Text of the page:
Morgan's England remove their straitjackets
They arrived at the tournament calling themselves "New England". What, again? England's recent cricket history has been such a hail of buzzwords that it has been difficult for neutral observers to remember which catchphrase goes with which England team, or coach, or captain, or managing director.
There was "new era" some time back. A "bowl dry" philosophy not long before. Graham Gooch's "daddy hundreds" made the rounds, and "no-fear cricket" was bandied about at some point. Those looking on from South Asia, for example, will feel like the England team is like the big village buffalo, which so many farmers have branded, it is futile to even think of finding the owner.
While the folks at the ECB (or should that be England Cricket?) have churned out volumes of this babble, the England team itself has at least been kind enough not to add to the confusion at World Cups and World T20s.
They have been consistently awful over the past few years. They have been comfortingly boring. They've come into tournaments in tornadoes of hype, sometimes with new backroom staff, often promising a clean break from teams and attitudes past, and then upon their exit said things like: "we'll have to look at the data".
Much like the South Africa choke, the England tournament meltdown satisfied tropes and filled comic space. It was not just any other upset when England lost to sides such as Netherlands. For fans of teams already doing well, it was schadenfreude. For others it was a salve dulling the agony of their own team's exit.
Cricket itself has become more fractured and fan relations increasingly fraught - in some cases, downright malicious - but a thumping of England was universally beloved. After a few initial moments of disappointment, even England fans often joined in the social media fun. Who could think of Rubel Hossain's match-winning spell in Adelaide last year, and fail to break into a smile?
This time, though, the men who usually come to the party in straitjackets have arrived in Brendon McCullum skin suits, and disturbingly, are pulling the look off. A few batsmen may even have ventured moves on the dance floor. The bowlers have not been quite so sprightly, but Chris Jordan at least, is bopping his head in the corner.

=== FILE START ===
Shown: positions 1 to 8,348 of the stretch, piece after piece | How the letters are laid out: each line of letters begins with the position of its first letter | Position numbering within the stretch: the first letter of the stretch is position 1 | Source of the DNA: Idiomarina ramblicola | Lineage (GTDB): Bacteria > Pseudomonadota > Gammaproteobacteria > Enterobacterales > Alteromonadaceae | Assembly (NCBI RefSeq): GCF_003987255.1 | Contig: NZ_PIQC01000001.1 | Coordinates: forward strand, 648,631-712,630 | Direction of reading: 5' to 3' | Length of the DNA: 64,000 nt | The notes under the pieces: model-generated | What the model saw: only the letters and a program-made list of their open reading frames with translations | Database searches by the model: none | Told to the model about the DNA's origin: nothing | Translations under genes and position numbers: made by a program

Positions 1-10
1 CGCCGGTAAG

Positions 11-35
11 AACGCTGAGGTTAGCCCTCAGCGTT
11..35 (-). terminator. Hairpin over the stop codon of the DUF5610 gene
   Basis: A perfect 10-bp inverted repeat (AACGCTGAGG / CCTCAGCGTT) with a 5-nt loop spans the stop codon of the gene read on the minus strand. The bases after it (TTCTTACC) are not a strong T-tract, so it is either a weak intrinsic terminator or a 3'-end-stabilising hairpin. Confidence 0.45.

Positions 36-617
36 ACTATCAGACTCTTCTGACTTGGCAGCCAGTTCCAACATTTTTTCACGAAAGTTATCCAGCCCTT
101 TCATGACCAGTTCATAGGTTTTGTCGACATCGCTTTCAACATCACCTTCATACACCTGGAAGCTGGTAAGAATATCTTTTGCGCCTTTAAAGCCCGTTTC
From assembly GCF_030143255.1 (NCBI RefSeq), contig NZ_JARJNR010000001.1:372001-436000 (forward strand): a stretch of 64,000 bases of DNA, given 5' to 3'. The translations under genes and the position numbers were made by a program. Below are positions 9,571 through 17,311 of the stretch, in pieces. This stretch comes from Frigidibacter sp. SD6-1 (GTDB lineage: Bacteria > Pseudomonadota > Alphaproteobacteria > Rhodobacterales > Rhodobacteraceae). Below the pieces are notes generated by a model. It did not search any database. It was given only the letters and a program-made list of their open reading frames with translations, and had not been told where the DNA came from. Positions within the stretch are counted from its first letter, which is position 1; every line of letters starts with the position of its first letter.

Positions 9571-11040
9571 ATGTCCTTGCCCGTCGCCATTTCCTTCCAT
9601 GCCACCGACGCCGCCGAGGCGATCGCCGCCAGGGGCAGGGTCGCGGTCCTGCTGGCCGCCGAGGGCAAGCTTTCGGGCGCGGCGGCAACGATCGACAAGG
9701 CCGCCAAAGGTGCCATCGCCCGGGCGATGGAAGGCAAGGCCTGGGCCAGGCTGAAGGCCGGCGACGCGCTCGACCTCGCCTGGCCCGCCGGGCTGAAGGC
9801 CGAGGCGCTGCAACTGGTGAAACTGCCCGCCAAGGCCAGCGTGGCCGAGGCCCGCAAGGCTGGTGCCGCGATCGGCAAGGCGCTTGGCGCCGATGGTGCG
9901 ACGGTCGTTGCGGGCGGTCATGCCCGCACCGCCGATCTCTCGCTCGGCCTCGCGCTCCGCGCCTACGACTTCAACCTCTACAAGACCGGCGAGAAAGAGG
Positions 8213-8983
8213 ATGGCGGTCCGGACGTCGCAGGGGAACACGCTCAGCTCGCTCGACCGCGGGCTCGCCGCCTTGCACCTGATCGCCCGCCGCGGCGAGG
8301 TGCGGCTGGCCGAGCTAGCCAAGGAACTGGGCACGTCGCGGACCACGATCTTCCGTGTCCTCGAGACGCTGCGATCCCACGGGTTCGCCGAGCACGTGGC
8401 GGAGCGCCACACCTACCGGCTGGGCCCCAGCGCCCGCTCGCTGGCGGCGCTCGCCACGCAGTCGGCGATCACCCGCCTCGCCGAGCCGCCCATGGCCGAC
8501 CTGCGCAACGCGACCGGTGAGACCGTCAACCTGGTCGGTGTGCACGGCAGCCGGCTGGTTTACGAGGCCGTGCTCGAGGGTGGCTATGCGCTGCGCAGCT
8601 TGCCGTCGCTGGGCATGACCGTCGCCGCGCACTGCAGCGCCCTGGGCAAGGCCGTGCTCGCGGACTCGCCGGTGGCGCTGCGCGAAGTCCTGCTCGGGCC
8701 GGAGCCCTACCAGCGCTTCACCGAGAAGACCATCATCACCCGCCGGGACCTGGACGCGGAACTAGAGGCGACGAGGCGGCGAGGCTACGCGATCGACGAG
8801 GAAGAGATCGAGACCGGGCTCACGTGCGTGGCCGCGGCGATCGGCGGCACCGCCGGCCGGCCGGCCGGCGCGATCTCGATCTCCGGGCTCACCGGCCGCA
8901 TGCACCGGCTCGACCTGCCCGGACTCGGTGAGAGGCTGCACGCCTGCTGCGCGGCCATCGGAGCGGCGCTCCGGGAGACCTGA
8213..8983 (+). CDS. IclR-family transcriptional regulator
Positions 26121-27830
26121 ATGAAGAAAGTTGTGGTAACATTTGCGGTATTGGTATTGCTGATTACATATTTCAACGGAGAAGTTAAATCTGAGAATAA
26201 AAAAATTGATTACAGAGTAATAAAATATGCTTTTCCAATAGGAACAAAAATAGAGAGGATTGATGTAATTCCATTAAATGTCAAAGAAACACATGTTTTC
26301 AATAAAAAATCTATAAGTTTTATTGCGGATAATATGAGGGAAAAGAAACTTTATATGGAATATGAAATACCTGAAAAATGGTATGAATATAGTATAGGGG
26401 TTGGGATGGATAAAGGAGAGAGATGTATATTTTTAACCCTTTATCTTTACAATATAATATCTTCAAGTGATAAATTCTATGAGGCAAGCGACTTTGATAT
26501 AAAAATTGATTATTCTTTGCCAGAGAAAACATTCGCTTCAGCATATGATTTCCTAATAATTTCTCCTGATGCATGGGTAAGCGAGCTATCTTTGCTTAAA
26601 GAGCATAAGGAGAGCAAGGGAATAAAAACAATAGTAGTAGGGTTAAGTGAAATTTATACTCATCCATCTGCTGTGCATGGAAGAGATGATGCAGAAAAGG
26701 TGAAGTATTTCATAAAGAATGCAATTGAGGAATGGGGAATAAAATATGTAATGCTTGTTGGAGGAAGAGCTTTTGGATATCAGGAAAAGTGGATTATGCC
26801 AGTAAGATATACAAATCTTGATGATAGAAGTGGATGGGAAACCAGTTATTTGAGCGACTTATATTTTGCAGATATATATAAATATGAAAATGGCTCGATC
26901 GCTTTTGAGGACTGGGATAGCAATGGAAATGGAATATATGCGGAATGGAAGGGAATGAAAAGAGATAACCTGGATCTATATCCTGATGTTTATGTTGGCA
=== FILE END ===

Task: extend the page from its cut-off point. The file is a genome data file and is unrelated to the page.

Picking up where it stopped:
Perhaps the most striking thing about their run is that England have not leant on a formula to overcome tournament obstacles. Faced with three disparate challenges in the group stages, England solved their problems on the ground. Joe Root led the main charge on South Africa's 229, while team-mates won skirmishes around him in Mumbai. The bowlers then linked arms to keep Afghanistan out soon after. Then, when Dasun Shanaka and Angelo Mathews threatened to take England down, along with Win Predictor, Root leapt to his left from mid-off to snatch the ball, and England's ticket to the semi-finals.
Against New Zealand, England might even have been - and it feels strange to say this - somewhat creative. Jason Roy flitted about the crease to occasionally outwit the bowler, when he couldn't outhit the field. And while previous England teams might have been content to play out the best opposition bowler of the evening, needing just under a run-a-ball, England clobbered Ish Sodhi's final over for 22 runs. The bowler had previously sported figures of 2 for 20 from three overs.
Unlike previous England sides that seemed so incapable of reacting to the flow of the game, their cricket seemed to have calcified, this team appears to have evolved even through the course of this tournament. It is a point that did not evade opposition captain Darren Sammy's notice.
"Since we beat England, they've played really good cricket to reach the final," he said. "They have improved every game, and they have their strengths."
And yet, for all that, West Indies still appear to have more buzz about them in Kolkata, helped in no small part by their players' involvement in the IPL. It may not even occur to many neutrals that England could wind up victors in a World T20 played in India. But they seem to be preparing to contest the final now, so there must be some possibility of it happening.
Andrew Fidel Fernando is ESPNcricinfo's Sri Lanka correspondent. @andrewffernando